BELFAST, Maine — A Mount View High School English teacher who taught accused murderer Daniel Porter said Thursday that he was one of the nicest teens she had ever known.
“He was genuine. He was good to people,” said Tanya Hubbard, adding that the murder charge levied against her former student has come as a big shock. “He must have just gotten into a situation or a place that went out of control. I would never, ever have expected to see him on the news for this thing.”
Porter, 24, who grew up in the rural Waldo County town of Jackson, has been making headlines all over the country in the last few days in the death of Florida firefighter Jerry Perdomo.
A Maine game warden and his dog found the body of Perdomo, 31, Wednesday morning in the woods of Newburgh on property owned by Porter’s relatives. Maine State Police had charged Porter the previous afternoon with murder in the Orange City man’s death, which officials have said is drug-related.
According to the affidavit which supported Porter’s arrest, he owed Perdomo $3,000.
During the two-week search for Perdomo, Porter and his girlfriend, Cheyanne Nowak, 25, of Brooks, initially had both been identified as “persons of interest” by police. Police caught up with the couple in Connecticut. Porter told a detective that he had wanted to visit his mother, grandmother and great-grandmother there because it might be the last time he might see them as a free man, according to the police affidavit.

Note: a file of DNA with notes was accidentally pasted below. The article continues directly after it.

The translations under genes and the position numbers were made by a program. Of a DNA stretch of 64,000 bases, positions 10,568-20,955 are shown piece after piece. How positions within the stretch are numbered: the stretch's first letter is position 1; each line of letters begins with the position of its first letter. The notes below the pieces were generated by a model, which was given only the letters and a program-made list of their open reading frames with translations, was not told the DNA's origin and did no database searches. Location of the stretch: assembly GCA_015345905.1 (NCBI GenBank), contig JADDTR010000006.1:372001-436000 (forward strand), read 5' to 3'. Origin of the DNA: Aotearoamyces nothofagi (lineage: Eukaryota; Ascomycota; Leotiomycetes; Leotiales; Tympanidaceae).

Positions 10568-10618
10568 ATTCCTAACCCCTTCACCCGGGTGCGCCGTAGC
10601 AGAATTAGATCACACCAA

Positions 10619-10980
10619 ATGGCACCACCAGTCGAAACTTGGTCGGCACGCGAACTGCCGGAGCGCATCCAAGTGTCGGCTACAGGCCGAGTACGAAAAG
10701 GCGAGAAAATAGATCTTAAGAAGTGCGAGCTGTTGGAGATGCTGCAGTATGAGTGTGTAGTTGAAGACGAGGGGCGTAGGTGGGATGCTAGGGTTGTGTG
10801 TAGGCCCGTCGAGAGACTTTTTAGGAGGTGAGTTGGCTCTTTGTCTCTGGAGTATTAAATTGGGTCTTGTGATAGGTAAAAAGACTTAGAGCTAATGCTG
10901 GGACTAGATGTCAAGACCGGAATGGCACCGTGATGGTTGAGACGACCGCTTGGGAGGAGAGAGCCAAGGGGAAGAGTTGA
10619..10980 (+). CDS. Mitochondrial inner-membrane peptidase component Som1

Hubbard said that while she hadn’t been in touch with Porter or Nowak since they both graduated from the high school in Thorndike, she did hazard a guess as to how the kind young man and “bubbly, motivated” young woman she knew got caught up in trouble.
Nowak has not been charged with any crime in relation to Perdomo’s murder.
“The only thing I think must have happened — and I don’t know — is when more dangerous drugs enter the picture, it must completely change your personality,” Hubbard said.
Police in both Maine and Florida are investigating the drug angle of the case. According to a report from the Orlando Sentinel, local law enforcement agents there are looking into allegations that the slain Seminole County firefighter was involved with drugs.
Perdomo said he took prescription pills after a knee injury and he once counseled fellow Marines who were addicted to painkillers, according to a deposition he gave in a 2008 auto negligence lawsuit.
Perdomo said in the deposition that he was injured while serving in the Marine Corps in Iraq and Kuwait and suffered from post-traumatic stress disorder.
A spokeswoman with the Seminole County Sheriff’s Office confirmed Thursday that authorities in Florida are investigating possible drug trafficking in Central Florida in connection with the case.
“We’re aware of the accounts that drugs might have been involved in this case, and we will look into this and work with the Maine State Police as needed,” Heather Smith said in a statement.
Maine Drug Enforcement Agency Supervisor James Pease told the Bangor Daily News on Thursday that Florida is a big source state for prescription drugs that are sold illegally in Maine.
“They have a lot of pain management clinics that are definitely spread out on every corner,” he said. “We find that people are going from pain clinic to pain clinic and buying large amounts of pills.”